The devastating effect of bipolar disorder on marriage and other personal relationships is not a new subject, but in most movies it is examined from a woman’s perspective. Infinitely Polar Bear, a terrible turn-off title for one of the best films of the year, views the affliction and its psychological repercussions through a different lens. Rex Reed, New York Observer
In the new 1970’s-set dramedy Infinitely Polar Bear, Mark Ruffalo‘s Cameron must leave his wife Maggie (Zoe Saldana) and daughters (Ashley Aufderheide and Imogene Wolodarsky) to live in a halfway house after suffering a mental breakdown.
Cam has known for a while that he has manic-depressive disorder (now called bipolar disorder). “His African-American girlfriend…married him regardless, partly because it was the ’60s and mental health was all relative anyway,” states Justin Chang, Variety.
The main event occurs when Maggie wants to leave the Boston area to attend business school in New York. Cam, working on his recovery, then becomes the primary live-in parent.
Why such a need for Maggie to leave town? Because she needs a better career, she reasons, in order to send her kids to private school. Some critics have wondered why Cam’s wealthy family doesn’t just help out. For that matter, can’t she attend school closer to home?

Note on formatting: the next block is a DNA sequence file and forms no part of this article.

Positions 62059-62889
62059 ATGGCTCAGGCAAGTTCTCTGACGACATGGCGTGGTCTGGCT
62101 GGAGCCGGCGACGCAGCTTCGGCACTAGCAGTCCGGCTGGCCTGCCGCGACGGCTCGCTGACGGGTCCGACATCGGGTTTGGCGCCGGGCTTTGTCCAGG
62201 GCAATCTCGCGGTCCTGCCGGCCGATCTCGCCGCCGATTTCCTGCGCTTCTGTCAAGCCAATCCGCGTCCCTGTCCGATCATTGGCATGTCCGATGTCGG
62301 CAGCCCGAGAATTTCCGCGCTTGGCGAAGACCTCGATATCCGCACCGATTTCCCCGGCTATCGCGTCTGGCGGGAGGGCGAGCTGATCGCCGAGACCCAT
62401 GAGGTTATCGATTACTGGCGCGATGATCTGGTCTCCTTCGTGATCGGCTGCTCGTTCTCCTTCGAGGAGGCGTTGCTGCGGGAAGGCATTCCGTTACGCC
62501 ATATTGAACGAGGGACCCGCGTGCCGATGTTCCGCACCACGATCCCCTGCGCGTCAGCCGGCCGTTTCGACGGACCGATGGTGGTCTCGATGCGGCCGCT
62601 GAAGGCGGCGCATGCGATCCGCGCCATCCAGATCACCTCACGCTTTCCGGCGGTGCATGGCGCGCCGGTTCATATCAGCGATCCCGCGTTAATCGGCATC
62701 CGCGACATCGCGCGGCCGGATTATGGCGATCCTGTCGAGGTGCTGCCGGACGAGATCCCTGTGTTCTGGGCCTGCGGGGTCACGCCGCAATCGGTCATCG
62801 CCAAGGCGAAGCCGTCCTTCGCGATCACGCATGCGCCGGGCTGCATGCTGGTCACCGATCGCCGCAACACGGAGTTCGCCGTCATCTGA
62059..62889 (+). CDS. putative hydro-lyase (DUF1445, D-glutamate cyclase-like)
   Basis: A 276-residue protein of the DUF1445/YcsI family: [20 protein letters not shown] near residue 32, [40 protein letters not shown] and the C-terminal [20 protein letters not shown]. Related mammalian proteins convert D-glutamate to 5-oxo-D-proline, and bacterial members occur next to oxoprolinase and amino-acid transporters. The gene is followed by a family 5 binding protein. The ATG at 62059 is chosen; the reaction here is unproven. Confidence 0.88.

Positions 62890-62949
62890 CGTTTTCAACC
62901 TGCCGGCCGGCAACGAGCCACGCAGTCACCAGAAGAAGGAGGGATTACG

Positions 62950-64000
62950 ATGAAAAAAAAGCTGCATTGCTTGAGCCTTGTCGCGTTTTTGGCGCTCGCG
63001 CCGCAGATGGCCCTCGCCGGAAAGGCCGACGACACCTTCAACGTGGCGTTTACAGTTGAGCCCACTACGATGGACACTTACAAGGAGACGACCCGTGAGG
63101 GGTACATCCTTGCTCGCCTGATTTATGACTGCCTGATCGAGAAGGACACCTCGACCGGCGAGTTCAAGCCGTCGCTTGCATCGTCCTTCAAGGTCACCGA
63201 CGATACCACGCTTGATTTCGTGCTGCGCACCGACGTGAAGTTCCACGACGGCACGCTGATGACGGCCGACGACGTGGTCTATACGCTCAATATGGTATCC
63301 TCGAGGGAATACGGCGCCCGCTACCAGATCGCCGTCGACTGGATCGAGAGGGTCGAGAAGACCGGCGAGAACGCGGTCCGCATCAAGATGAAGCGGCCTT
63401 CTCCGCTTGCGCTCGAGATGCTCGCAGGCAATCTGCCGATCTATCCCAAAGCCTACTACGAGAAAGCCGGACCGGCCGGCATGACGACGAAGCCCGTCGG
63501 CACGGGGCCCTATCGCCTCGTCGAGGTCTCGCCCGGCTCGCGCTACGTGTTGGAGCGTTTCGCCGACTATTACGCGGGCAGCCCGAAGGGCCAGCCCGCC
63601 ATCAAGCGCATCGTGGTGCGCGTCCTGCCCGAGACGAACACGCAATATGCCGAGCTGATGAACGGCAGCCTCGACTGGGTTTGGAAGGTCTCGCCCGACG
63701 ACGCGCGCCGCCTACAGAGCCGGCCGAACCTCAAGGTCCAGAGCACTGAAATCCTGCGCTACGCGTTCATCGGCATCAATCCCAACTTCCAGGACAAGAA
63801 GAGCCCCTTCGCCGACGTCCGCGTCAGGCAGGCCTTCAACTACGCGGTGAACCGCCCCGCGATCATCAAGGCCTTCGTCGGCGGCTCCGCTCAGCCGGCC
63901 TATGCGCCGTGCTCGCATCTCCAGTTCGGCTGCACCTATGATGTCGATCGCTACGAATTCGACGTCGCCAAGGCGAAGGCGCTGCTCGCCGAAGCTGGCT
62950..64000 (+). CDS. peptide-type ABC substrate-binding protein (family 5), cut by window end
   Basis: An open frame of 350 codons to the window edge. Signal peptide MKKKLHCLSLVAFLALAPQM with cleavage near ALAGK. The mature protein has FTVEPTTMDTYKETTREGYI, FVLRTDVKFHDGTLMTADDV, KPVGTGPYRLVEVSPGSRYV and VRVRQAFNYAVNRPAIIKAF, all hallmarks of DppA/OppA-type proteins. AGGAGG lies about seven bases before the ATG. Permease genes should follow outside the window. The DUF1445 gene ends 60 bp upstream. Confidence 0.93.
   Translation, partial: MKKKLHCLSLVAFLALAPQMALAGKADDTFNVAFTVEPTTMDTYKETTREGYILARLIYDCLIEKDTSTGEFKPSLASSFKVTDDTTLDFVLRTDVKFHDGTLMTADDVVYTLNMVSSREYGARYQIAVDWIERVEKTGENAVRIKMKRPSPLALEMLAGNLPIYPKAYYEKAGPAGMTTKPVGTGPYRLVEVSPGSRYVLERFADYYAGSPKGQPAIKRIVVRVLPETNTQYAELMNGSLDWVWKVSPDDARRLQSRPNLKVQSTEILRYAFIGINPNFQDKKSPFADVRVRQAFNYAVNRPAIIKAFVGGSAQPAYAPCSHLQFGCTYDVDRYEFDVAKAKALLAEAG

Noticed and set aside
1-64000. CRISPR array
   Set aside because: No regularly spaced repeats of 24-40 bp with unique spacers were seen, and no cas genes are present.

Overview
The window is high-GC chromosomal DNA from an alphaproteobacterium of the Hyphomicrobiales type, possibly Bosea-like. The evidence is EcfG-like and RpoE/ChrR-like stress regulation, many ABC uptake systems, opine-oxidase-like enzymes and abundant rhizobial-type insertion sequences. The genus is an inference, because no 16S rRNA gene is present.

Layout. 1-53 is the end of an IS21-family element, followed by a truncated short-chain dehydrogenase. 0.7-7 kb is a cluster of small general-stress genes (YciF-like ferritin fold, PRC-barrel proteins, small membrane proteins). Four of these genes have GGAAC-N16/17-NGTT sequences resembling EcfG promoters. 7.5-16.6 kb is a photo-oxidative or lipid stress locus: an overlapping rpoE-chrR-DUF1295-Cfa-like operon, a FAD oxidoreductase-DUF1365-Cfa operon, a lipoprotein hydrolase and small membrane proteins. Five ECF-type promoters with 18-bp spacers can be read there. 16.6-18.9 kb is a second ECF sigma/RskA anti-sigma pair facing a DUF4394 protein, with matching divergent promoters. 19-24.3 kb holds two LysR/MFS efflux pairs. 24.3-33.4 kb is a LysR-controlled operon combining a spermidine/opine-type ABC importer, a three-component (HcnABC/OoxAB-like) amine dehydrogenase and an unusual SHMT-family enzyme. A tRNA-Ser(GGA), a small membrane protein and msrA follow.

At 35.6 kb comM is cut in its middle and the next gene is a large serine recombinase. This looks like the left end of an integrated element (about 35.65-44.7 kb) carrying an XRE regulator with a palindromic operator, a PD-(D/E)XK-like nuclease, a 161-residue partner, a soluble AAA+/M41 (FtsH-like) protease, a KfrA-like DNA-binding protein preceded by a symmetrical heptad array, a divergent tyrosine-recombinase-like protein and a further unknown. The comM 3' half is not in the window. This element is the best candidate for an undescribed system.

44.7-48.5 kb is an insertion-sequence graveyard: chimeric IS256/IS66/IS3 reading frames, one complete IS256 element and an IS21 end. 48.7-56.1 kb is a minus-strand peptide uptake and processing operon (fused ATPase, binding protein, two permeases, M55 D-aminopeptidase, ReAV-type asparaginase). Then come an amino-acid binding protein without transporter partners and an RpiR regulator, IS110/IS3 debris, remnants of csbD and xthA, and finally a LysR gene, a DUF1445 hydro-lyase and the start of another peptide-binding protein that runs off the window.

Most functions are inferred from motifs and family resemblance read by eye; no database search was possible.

More understandable in terms of plot development, it turns out Cam neither likes being on his Lithium nor has a strong ability to be a single father. John DeFore, Hollywood Reporter:
Cam fails many tests in the early weeks of the arrangement: He leaves the house while the girls are asleep, going out for hours to get drunk; he abandons housekeeping; he’s so intent on trying to befriend neighbors in the family’s new apartment building that he alienates every resident. His love for the girls is never in doubt, but even after some seeming steps toward responsibility, he’s the kind of dad no child-welfare officer would tolerate.
Although fictional, the script is based on the childhood of writer/director Maya Forbes, whose father had once described his own illness as “infinitely polar bear.”
The trailer’s below:
Ruffalo’s Portrayal of Bipolar Disorder
Stephanie Zacharek, Village Voice: “…(H)e doesn’t reduce his character to a series of behavioral tics: He’s always a person first — with all the complexity and contradictions that implies — and not just a passive victim of his illness, a blank slate for it to scribble on. We ride his highs and lows with him just by looking into his eyes: We know where he’s at every minute by reading their glittering recklessness or their chamomile calm.”
Ella Taylor, NPR: “At its best, Infinitely Polar Bear is about a nice, unbalanced man trying and often failing to do right by his kids, and vice versa. And Ruffalo is the least histrionic of actors even when Cam is, as the social workers put it, ‘disinhibited,’ when he never shuts up and pulls stunts that bemuse or alienate every adult in his orbit. He’s a big kid himself — impulsive, charming, self-involved and mostly ill-attuned to the social signals of others.”
Manohla Dargis, New York Times: “…Forbes hasn’t made a movie about her father’s illness; she’s made one about her father, who, through hard and weird times, clearly helped give her what she needed so that one day she could tell this story.”
Peter Travers, Rolling Stone: “The movie is a small miracle, lifted by Ruffalo and these two remarkable young actresses. Refusing to soften the edges when Cam is off his meds, Ruffalo is a powerhouse. He and Forbes craft an indelibly intimate portrait of what makes a family when the roles of parent and child are reversed.”